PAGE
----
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Risk Factors For Mental Health

5 min read

Risk Factors For Mental Health – It’s time to take action to prevent mental health problems. Science has reached the point where we are beginning to discover what we can do to prevent, for whom and when.

In 2015, a rapid review (landscape paper) carried out by the Mental Health Foundation looked at the current state of the evidence and showed that there are gaps for some population groups and in some stages. during life (Mental Health Foundation, 2015) . The next step is to improve our understanding of this at-risk group and see what prevention strategies are indicated.

Risk Factors For Mental Health

There are different stakeholders and areas of academic expertise (ie public health, psychology, sociology, psychiatry) that aim to better understand prevention. A new review published yesterday in The Lancet Psychiatry examines the role that psychiatry can play in improving our understanding of how to prevent mental health conditions (Arango et al, 2018).

Connecting The Dots

The paper summarizes and reviews the current state of mental health problem prevention. The authors begin by highlighting implementation challenges and suggest that there is a gap between our knowledge of risk factors and how we are able to translate them into clinical practice.

The review focuses on the current state of prevention and begins with a definition and overview:

Mental health prevention aims to reduce the incidence, prevalence, and recurrence of mental health disorders and related disabilities. Preventive interventions are based on changing risk exposure and strengthening individual coping mechanisms. What are the possible risk factors for developing mental health problems?

The article discusses risk factors for developing mental health problems including genetics, environment (before and after birth), social risk, trauma, insufficient stimulation, general distress and stressful life events, and drug abuse. The list of risk factors provided is not intended to cover all risks associated with mental health problems and it is emphasized that these factors are often related and may create a synergistic effect.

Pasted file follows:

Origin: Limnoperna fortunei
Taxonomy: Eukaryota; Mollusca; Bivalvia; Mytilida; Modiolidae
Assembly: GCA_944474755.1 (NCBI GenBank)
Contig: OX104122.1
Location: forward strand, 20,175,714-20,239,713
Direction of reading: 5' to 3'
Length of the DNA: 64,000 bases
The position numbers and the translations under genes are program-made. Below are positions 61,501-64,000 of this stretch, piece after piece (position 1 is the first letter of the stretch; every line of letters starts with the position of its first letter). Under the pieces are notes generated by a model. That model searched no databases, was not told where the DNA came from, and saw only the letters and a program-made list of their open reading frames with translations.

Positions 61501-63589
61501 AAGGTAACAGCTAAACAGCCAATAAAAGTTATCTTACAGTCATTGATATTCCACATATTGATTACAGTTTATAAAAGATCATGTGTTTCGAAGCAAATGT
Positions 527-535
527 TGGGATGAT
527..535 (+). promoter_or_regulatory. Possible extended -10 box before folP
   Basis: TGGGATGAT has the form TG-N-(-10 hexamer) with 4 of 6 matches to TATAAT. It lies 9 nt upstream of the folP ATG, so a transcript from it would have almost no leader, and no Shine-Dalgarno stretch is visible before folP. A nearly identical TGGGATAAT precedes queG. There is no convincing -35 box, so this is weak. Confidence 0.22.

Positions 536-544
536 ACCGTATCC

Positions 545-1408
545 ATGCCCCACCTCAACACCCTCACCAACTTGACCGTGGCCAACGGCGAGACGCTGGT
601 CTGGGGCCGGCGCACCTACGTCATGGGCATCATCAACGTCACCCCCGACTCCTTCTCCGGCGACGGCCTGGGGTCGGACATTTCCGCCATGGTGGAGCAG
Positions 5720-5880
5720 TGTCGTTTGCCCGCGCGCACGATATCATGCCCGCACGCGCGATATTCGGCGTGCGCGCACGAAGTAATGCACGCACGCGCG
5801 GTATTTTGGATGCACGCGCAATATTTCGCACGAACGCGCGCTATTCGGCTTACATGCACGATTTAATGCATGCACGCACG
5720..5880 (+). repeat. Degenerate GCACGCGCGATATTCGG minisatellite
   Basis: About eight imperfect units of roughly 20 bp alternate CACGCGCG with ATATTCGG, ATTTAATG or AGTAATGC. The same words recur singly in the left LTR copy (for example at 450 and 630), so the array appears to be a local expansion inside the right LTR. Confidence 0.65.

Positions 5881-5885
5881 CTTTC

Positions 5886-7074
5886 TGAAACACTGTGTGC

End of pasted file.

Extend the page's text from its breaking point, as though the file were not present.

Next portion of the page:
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The authors present their main prevention message. It provides an overview of current challenges for prevention as well as recommendations for future practice and research.

The authors recommend investing in critical developmental stages (prenatal, childhood, and adolescence through early adulthood) and focusing on building resilience.

Increasing evidence supports the effectiveness of universal and selective preventive interventions to promote mental health and prevent mental disorders across development.

The authors provide a comprehensive overview of risk factors but can also focus on the increased risk people experience later in life and other stressful transition points where people there is a higher risk. We must be careful not to focus only on the perinatal period, childhood and adolescence and not look at the number of people who are already in adulthood or later at risk of development. A focus on prevention should occur throughout the life course and at key transition points.

Why Women Have More Mental Health Risk Factors Than Men

In addition, biological and psychological changes in the individual promoted by work are important factors. However, the emphasis on social relations and the interaction between the social environment and certain biological changes, in my view, is also a proposal in itself. Although it is difficult to evaluate a randomized controlled trial, strengthening the community and social connections can be a good way for future interventions and methods.

The authors provide an overview of the prevention literature with several recommendations for practice, research and policy. I find it very helpful that the role of mental health professionals is discussed and how they can play a role in identifying risks, early intervention and raising awareness for prevention in other professional disciplines.

This paper often leaves one wondering: what is the key take home message? For me, it sees collaboration between scientific disciplines, professional groups, policy makers and most importantly involving people across the board; ultimately this is an issue we must face together.

We will encourage better collaboration between scientific disciplines, professional groups, policy makers and above all involving people around the world.

Respective Risk And Protective Factors For Future Externalised And Inter

At the #MQScienceMeeting in London in February 2018, which we discussed in our #BeyondTheRoom service. You can watch back the live tweeting here.

Arango C, Díaz-Caneja CM, McGorry PD, Rapoport J, Sommer IE, Vorstman JA, McDaid D, Marín O, Serrano-Drozdowskyj E, Freedman R, Carpenter W. (2018) Prevention strategies for mental health. Lancet Psychiatry Published Online May 14, 2018Risk and Protective Factors for Mental Well-Being in Healthcare Workers Assigned During the COVID-19 Pandemic in China: A Qualitative Study